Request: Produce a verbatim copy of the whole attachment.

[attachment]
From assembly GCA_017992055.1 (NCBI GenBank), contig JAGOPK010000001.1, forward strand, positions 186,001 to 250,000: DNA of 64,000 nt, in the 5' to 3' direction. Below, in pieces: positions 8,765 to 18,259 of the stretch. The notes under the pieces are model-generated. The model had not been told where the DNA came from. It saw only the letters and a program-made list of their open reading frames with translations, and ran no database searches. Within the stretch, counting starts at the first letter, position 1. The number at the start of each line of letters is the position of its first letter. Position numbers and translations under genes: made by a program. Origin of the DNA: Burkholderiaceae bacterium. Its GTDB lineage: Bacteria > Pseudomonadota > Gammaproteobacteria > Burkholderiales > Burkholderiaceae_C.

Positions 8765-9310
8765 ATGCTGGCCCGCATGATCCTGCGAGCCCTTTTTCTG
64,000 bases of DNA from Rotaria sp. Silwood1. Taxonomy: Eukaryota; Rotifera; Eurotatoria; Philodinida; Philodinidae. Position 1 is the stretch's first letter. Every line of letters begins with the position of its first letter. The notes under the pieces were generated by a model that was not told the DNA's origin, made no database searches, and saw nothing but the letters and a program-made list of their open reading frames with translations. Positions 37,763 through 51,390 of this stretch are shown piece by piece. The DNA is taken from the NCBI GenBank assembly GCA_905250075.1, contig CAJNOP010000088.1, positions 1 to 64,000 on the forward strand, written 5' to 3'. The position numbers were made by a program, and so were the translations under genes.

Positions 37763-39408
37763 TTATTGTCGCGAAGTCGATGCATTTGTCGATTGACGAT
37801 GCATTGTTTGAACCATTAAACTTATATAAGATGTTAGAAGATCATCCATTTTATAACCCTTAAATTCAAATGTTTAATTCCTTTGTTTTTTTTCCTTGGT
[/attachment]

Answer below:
From assembly GCA_017992055.1 (NCBI GenBank), contig JAGOPK010000001.1, forward strand, positions 186,001 to 250,000: DNA of 64,000 nt, in the 5' to 3' direction. Below, in pieces: positions 8,765 to 18,259 of the stretch. The notes under the pieces are model-generated. The model had not been told where the DNA came from. It saw only the letters and a program-made list of their open reading frames with translations, and ran no database searches. Within the stretch, counting starts at the first letter, position 1. The number at the start of each line of letters is the position of its first letter. Position numbers and translations under genes: made by a program. Origin of the DNA: Burkholderiaceae bacterium. Its GTDB lineage: Bacteria > Pseudomonadota > Gammaproteobacteria > Burkholderiales > Burkholderiaceae_C.

Positions 8765-9310
8765 ATGCTGGCCCGCATGATCCTGCGAGCCCTTTTTCTG
64,000 bases of DNA from Rotaria sp. Silwood1. Taxonomy: Eukaryota; Rotifera; Eurotatoria; Philodinida; Philodinidae. Position 1 is the stretch's first letter. Every line of letters begins with the position of its first letter. The notes under the pieces were generated by a model that was not told the DNA's origin, made no database searches, and saw nothing but the letters and a program-made list of their open reading frames with translations. Positions 37,763 through 51,390 of this stretch are shown piece by piece. The DNA is taken from the NCBI GenBank assembly GCA_905250075.1, contig CAJNOP010000088.1, positions 1 to 64,000 on the forward strand, written 5' to 3'. The position numbers were made by a program, and so were the translations under genes.

Positions 37763-39408
37763 TTATTGTCGCGAAGTCGATGCATTTGTCGATTGACGAT
37801 GCATTGTTTGAACCATTAAACTTATATAAGATGTTAGAAGATCATCCATTTTATAACCCTTAAATTCAAATGTTTAATTCCTTTGTTTTTTTTCCTTGGT